Windows devices powered by Arm processors have been using 64-bit processors for a while now, but just as we’ve seen in the Android world, support for 32-bit instruction sets and apps usually sticks around for a few years after that. That’s been the case with Windows 10 and 11, too, which still support apps compiled for Arm32 today. However, that’s going to change with Windows 12 and the next-generation Oryon processor from Qualcomm.
During one of the sessions at this year’s Build, it was confirmed that the next generation of Windows, as well as future Qualcomm silicon, will drop support for Arm32 apps. This will mostly affect older apps that were compiled for Windows 10 Mobile and haven’t been updated for Arm64 or x86 architectures, so it shouldn’t significantly impact most users, but there’s a chance that you’re still using some apps that are compiled for Arm32, and those will stop working if they’re not updated.
Of course, looking at the history of other platforms that primarily run on Arm, like Android or iOS, dropping support for 32-bit apps was a long time coming, so this shouldn’t come as a huge surprise. However, this does give us a timeframe for when that support will cease to exist. Qualcomm’s Oryon processor is expected to launch at some point in 2024, if all goes according to plan. Qualcomm has been in a legal battle with Arm due to a potential violation of its licensing agreements after the acquisition of Nuvia, which could result in some delays. Essentially, Qualcomm is hoping to use Nuvia technology to build more powerful Arm processors for PCs, but Arm argues that this goes against its licensing terms.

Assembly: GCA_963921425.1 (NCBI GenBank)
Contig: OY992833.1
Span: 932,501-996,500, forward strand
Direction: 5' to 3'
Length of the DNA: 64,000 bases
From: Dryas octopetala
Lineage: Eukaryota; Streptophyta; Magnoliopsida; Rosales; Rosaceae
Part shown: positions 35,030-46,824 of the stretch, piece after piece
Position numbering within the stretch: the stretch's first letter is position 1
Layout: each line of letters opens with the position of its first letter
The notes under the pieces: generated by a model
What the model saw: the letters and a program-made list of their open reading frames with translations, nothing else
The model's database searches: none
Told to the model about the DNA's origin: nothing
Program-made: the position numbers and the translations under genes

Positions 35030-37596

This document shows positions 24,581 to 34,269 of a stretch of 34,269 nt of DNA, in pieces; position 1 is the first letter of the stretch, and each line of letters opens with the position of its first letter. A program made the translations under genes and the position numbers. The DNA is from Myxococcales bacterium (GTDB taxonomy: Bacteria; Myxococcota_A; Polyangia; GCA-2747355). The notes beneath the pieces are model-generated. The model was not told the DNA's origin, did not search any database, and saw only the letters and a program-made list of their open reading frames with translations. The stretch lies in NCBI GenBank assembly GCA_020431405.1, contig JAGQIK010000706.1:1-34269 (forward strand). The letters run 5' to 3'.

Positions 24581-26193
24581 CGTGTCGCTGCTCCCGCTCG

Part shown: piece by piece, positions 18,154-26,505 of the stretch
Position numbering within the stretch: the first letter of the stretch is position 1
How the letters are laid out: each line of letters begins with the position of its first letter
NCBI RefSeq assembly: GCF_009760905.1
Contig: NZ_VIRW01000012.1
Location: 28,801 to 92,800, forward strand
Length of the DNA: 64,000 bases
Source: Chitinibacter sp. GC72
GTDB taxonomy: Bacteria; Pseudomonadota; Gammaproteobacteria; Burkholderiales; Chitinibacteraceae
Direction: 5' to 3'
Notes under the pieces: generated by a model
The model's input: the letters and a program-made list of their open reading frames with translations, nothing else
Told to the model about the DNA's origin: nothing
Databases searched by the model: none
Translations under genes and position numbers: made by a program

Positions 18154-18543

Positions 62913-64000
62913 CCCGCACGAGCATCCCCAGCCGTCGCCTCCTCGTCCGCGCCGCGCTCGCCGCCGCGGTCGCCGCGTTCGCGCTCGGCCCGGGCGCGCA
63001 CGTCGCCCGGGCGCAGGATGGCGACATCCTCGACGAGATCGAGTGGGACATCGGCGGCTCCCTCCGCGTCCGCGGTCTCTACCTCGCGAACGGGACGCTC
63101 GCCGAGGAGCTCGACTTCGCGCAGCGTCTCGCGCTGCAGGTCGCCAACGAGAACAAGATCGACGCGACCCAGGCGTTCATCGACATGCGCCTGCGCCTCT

Qualcomm is the only company making Arm processors for Windows PCs right now, though we know this is due to an exclusivity deal that could be expiring soon. Technically, it’s possible that other companies will make Arm-based processors with Arm32 support, but if Windows itself won’t support them, that won’t really matter.
According to Microsoft documentation, support for Arm32 apps will be discontinued in a “future version of Windows 11“, though it’s not clear when this version is coming or what it is. But it’s safe to say that at the very least, Windows 12 won’t support it when it does launch. That’s also expected to happen in 2024, based on recent reports, so it’s safe to assume that by next year, Arm32 support will almost certainly be gone from Windows PCs. For now, Microsoft’s documentation also provides guidance on how to transition Arm32 apps to Arm64, which will ensure those apps remain usable.